The dangers of war erupting this year with Iran are the greatest they’ve been since the hostage rescue misadventure in 1980 that left eight soldiers dead in the Persian desert. Now goaded by war-hawks in Congress and Israel, and with emotions and political posturing unnaturally heightened by the presidential election season, the Obama administration is coming under fierce pressure to either resolve the Iranian “problem” or offer the Israelis a green light and U.S. assistance to take care of Iran on their own.
|Straits of Hormuz|
As costly and devastating as the Iraq adventure turned out to be, a conflict with Iran offers the potential to be a thousand times worse. A U.S.-Israeli strike against Iranian nuclear facilities seems certain to cause a wider regional war. Some on the Israeli right are openly proposing the use of tactical nuclear weapons. A preemptive assault would probably provoke an explosion of terrorism against U.S. targets around the nation and the world as well as attacks on Israel from Iranian surrogates Hezbollah and Hamas. It would also likely cause a crippling spike in worldwide oil prices and an environmental catastrophe of unprecedented proportions.
The U.S. bishops have been distracted by a rhetorical war over religious liberty and contraception, sadly, because the clarity of their voice on this actual war with Iran is notable. In a March 2 letter from Bishop Richard E. Pates of Des Moines, Iowa, chair of the U.S. bishops’ Committee on International Justice and Peace, to U.S. Secretary of State Hillary Clinton, the bishops expressed their concern over “an alarming escalation in rhetoric and tensions.”
|Recep Tayyip Erdogan|
Ahead of international talks April 13 in Istanbul on Iran’s uranium enrichment program, Clinton talked strategy with Turkish Prime Minister Recep Tayyip Erdogan, who visited Tehran last week with other government officials.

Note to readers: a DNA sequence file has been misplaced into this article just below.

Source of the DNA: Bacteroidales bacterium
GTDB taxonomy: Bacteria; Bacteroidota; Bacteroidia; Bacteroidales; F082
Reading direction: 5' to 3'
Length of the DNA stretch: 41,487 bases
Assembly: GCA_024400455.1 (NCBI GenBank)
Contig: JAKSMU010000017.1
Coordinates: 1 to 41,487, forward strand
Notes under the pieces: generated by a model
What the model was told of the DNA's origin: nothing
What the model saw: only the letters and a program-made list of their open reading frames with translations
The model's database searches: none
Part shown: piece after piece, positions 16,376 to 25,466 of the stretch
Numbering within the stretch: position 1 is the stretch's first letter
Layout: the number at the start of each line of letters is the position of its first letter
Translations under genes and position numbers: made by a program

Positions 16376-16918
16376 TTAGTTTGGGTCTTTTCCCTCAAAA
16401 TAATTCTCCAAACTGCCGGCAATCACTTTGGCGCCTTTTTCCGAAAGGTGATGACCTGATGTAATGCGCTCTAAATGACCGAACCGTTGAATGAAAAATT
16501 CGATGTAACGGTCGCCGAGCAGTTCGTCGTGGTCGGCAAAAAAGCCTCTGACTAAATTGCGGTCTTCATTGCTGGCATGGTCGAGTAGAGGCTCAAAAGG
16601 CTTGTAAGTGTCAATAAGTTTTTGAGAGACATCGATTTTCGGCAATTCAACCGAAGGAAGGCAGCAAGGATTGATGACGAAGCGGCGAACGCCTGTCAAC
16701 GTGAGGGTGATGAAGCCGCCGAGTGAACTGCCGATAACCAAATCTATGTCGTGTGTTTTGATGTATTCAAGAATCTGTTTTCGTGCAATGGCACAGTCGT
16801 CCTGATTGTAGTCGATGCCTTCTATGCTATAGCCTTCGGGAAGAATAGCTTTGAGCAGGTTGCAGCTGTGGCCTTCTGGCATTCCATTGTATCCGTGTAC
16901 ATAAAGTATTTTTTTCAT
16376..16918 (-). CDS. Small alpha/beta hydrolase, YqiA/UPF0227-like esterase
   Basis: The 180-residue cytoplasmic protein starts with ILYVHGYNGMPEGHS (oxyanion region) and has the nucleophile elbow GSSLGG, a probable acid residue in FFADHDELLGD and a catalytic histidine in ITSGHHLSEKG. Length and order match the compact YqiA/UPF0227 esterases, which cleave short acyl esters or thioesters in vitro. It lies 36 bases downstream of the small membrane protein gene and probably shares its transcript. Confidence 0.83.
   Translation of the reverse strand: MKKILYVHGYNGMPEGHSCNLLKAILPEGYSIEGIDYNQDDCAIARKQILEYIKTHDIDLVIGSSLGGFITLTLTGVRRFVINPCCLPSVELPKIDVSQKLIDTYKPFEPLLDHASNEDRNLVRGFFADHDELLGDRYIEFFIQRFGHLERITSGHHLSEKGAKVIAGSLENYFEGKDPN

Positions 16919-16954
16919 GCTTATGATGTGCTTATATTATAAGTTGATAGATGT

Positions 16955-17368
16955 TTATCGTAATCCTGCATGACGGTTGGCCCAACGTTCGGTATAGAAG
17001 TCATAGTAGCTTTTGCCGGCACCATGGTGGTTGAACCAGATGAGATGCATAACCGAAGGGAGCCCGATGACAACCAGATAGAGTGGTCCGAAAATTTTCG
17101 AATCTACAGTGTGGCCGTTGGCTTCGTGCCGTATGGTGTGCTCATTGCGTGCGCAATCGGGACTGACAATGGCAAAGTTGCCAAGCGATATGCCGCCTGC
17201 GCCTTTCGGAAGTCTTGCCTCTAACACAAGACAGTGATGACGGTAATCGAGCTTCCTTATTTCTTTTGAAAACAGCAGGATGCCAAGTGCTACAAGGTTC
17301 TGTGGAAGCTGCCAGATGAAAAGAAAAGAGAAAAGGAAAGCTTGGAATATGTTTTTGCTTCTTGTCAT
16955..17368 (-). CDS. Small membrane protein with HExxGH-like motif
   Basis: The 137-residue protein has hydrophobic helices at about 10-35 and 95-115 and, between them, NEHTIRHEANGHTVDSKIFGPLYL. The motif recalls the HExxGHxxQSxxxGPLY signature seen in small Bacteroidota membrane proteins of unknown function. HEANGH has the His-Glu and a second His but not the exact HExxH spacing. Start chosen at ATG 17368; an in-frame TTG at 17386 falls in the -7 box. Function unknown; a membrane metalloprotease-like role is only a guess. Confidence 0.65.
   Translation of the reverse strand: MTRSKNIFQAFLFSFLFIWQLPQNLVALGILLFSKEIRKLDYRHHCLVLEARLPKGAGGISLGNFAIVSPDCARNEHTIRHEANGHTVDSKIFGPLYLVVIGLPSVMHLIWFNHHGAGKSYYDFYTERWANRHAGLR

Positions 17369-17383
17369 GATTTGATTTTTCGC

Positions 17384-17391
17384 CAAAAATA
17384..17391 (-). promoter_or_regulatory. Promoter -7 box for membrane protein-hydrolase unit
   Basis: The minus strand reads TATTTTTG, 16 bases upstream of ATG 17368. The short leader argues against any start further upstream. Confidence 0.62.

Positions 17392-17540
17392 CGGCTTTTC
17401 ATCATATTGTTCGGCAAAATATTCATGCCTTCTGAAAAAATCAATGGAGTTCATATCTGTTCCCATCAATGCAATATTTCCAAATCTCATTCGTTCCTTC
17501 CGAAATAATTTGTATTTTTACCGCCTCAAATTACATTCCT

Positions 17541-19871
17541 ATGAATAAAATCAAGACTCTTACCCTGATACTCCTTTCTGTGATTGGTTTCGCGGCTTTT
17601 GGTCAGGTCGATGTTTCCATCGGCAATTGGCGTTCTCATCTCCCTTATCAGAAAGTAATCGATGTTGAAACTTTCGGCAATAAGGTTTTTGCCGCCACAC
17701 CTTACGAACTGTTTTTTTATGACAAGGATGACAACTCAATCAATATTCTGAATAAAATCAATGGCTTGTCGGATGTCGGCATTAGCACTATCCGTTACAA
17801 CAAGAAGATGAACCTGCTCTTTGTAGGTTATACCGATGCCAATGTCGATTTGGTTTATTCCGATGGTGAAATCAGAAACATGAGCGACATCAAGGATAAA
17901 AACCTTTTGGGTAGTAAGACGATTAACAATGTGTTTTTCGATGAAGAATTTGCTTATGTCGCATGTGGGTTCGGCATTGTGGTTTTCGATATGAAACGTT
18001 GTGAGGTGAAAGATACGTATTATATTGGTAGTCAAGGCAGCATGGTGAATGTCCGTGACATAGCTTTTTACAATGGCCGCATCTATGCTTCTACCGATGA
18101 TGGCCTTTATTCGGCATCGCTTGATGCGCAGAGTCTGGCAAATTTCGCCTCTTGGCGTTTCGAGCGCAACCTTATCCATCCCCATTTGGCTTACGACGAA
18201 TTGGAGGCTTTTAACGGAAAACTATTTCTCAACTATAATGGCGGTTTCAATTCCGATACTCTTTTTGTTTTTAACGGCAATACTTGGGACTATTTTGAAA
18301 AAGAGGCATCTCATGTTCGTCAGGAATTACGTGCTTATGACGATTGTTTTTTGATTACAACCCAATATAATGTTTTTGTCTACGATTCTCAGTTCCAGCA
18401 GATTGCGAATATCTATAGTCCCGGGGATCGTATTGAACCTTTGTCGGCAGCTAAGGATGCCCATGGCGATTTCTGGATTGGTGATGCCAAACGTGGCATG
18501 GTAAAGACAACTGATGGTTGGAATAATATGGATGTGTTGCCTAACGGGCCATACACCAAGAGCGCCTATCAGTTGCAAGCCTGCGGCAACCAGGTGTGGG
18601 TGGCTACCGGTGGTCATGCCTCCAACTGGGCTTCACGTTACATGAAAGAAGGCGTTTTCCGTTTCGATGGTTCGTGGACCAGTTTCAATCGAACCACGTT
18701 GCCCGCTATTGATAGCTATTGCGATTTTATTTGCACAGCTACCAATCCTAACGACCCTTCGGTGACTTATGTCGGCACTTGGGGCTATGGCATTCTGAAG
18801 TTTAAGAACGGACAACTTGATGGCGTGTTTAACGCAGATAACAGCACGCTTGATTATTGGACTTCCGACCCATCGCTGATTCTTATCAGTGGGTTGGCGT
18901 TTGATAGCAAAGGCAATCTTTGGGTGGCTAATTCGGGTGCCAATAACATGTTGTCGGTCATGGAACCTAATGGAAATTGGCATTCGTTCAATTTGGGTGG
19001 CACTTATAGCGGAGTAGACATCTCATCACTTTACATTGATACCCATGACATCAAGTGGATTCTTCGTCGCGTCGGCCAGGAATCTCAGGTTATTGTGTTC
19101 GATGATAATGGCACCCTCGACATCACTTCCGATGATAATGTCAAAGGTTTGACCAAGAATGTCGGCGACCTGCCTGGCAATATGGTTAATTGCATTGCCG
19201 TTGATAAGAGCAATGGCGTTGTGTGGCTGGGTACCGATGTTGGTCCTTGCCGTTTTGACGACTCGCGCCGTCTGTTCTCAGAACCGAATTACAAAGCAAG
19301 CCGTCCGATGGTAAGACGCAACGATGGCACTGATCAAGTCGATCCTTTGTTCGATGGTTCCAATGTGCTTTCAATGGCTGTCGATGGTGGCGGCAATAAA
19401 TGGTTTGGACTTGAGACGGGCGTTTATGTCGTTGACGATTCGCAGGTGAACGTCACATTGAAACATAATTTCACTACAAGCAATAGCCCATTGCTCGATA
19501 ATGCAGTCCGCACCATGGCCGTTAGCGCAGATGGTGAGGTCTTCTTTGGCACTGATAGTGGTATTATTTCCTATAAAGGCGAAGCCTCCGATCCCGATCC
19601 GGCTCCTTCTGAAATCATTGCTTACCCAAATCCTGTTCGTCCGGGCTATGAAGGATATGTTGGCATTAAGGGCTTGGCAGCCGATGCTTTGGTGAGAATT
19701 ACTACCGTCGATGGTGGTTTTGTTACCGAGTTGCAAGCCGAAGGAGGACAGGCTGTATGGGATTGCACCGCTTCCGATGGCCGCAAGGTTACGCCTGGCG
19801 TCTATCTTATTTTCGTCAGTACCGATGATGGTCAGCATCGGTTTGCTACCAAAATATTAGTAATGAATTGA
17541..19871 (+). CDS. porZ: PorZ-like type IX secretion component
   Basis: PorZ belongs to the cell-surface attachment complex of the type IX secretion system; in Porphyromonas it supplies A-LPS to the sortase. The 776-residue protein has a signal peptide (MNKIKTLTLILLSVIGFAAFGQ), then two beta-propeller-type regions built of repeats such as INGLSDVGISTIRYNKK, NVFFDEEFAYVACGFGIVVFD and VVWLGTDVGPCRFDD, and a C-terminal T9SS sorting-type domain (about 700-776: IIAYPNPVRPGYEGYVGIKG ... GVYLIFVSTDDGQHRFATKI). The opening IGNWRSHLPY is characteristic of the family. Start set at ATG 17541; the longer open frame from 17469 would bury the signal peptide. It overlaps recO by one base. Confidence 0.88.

"We're going to be looking for a way to try to convey the legitimate fears that people in the region have about what comes next. Because if Iran were ever to get a nuclear weapon, the countries in the region are going to buy their way to one as well," Clinton said.
Iran’s bellicose statements, its failure to be transparent about its nuclear program, and its possible acquisition of nuclear weapons are serious matters, but in themselves they do not justify military action. Discussing or promoting military options at this time is unwise and may be counterproductive. ”
Opinion polls in both the United States and Israel run strongly against an attack on Iran, but if this confrontation is to be avoided, the people of both nations need to speak up to their leaders—loudly—now. Before the Iraq war the U.S. bishops and the Vatican challenged the moral legitimacy of pre-emptive war-making, charging that the concept fails both the precepts of the just war tradition and, when the many risks and hazards of such an adventure are calculated, common sense.